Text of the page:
TUPV Comptech Speaks

An online forum hosted by TUPV Computer Engineering Technology.
 
HomeCalendarGalleryFAQSearchMemberlistUsergroupsRegisterLog in
Log in
Username:
Password:
Log in automatically: 
:: I forgot my password
Search
 
 

Display results as :
 
Rechercher Advanced Search
Latest topics
» Need members!!
Fri Oct 16, 2009 1:19 am by Admin

» MODULATORS!!!(must read)
Fri Oct 16, 2009 1:15 am by Admin

» EARN MONEY FAST AND EASY!!!
Wed Sep 30, 2009 5:26 pm by cryhmahri

» Friendster... Add mE uP!
Wed Jul 29, 2009 2:59 pm by alzkie

» Transformers:Revenge of the Fallen
Thu Jul 02, 2009 10:29 pm by Admin

» SONY ERICSSON SATIO "Iduo"
Mon Jun 29, 2009 11:32 am by RiNe_06

» iPod shuffle with voiceOver
Mon Jun 29, 2009 11:02 am by RiNe_06

» H1N1 (swine flu)
Sun Jun 28, 2009 3:08 pm by joan

» It Conflicts with Screen Reader Software
Sat Jun 27, 2009 4:02 pm by Lanasa21

Navigation
 Portal
 Index
 Memberlist
 Profile
 FAQ
 Search
Disclaimer Rules
Sat Dec 20, 2008 11:02 am by Admin
Section A - DISCLAIMER
This site does not store any files on its server. All contents are provided by non-affiliated third parties.
Section A.1 - NOTICE
The Staff of this forum takes no responsibility or liability for anything that happens as a result of reading and/or downloading anything from this forum.
Section I - GENERAL POLITENESS
Section I.1 - A "Thank You" if a post has …


Comments: 2
Forum Terms of Service
Sat Dec 20, 2008 11:03 am by Admin
Forum Terms of service
The moderators of this forum will try hard to edit or remove reprehensible messages as soon as possible. However, it is impossible for them to review all the messages. You thus admit that all the messages posted on this forum express the sight and opinion of their respective authors and not those of the moderators or the Webmaster (except messages posted by them) and …


Comments: 0
September 2017
SunMonTueWedThuFriSat
     12
3456789
10111213141516
17181920212223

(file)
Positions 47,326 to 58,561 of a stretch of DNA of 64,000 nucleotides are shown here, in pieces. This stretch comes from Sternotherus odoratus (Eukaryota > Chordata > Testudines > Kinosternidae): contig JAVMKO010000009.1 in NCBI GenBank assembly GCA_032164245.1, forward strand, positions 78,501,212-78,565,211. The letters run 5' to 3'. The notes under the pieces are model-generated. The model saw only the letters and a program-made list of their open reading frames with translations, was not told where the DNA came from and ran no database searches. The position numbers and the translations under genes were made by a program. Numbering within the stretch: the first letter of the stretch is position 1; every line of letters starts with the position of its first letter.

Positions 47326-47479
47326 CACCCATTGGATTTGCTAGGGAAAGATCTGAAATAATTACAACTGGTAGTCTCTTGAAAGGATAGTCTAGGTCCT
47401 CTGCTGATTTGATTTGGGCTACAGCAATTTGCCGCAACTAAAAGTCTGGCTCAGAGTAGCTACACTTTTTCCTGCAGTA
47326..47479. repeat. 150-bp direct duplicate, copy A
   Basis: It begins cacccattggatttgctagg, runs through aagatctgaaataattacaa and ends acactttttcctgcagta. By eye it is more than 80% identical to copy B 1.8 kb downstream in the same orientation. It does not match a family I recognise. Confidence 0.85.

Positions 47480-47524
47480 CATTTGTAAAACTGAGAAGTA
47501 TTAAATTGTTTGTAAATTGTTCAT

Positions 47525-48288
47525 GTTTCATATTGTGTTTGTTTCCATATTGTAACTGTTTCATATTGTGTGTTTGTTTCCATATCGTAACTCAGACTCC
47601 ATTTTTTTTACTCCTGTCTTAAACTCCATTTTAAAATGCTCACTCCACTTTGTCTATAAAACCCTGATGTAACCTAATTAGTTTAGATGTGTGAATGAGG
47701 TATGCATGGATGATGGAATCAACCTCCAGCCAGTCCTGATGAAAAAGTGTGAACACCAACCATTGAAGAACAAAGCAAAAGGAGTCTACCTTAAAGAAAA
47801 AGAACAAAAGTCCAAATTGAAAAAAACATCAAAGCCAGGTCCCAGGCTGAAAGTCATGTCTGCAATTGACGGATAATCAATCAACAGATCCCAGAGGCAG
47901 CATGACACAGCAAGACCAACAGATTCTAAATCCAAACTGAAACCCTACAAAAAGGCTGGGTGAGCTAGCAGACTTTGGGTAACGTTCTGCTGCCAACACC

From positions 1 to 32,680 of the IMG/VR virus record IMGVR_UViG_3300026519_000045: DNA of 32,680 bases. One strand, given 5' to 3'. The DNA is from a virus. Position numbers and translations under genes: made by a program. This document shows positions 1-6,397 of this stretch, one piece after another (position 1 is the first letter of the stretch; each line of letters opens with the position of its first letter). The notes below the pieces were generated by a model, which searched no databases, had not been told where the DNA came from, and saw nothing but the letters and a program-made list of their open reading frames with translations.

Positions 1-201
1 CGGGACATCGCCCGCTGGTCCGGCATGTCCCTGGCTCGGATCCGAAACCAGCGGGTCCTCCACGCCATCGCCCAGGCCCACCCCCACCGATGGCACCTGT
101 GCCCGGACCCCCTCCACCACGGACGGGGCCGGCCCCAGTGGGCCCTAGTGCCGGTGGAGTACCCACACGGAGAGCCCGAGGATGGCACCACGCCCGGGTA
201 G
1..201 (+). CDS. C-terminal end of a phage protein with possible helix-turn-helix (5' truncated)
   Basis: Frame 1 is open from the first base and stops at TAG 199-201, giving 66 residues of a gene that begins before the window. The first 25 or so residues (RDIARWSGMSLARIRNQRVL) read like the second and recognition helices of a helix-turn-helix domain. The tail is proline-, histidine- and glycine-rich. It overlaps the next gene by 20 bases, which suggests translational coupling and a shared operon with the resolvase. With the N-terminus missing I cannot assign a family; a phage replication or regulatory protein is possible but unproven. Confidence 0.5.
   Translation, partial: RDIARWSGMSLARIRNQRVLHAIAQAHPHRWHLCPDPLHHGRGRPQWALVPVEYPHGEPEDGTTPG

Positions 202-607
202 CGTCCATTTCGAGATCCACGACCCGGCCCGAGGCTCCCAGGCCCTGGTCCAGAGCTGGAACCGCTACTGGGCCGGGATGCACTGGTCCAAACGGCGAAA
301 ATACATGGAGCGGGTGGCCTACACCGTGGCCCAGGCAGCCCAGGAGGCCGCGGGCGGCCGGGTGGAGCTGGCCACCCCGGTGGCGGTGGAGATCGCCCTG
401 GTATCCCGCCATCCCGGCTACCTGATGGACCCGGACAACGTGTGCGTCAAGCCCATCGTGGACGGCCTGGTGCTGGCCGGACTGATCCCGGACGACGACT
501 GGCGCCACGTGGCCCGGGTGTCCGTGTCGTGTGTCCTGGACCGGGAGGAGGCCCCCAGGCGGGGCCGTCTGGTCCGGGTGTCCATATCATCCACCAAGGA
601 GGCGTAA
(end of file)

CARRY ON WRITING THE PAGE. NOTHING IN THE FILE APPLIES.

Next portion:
24252627282930
CalendarCalendar
Poll
Who is online?
In total there are 4 users online :: 0 Registered, 0 Hidden and 4 Guests

None

Most users ever online was 38 on Thu Dec 25, 2014 10:45 pm
Top posters
Admin
 
cryhmahri
 
joan
 
jkarlo88
 
RiNe_06
 
forzaken
 
julie1014
 
DeFtOnEs
 
july26bep
 
Rey
 

Share | 
 

 C++ tutorials

View previous topic View next topic Go down 
AuthorMessage
cryhmahri
CTSpeaks Download Section Moderator
CTSpeaks Download Section Moderator
avatar

Number of posts : 125
Age : 28
Location : San Carlos City, Negros Occidental
Registration date : 2008-12-20

PostSubject: C++ tutorials   Sun Dec 21, 2008 9:44 pm

http://www.mediafire.com/?zgvdjr1u04y

The Syntax of C and C++ Function Pointers
2.1 Define a Function Pointer
Regarding their syntax, there are two different types of function pointers: On the one hand there are pointers to ordinary C functions or to static C++ member functions. On the other hand there are pointers to non-static C++ member functions. The basic difference is that all pointers to non-static member functions need a hidden argument: The this-pointer to an instance of the class. Always keep in mind: These two types of function pointers are incompatible with each other.
Since a function pointer is nothing else than a variable, it must be defined as usual. In the following example we define three function pointers named pt2Function, pt2Member and pt2ConstMember. They point to functions, which take one float and two char and return an int. In the C++ example it is assumed, that the functions, our pointers point to, are (non-static) member functions of TMyClass.


// 2.1 define a function pointer and initialize to NULL
int (*pt2Function)(float, char, char) = NULL; // C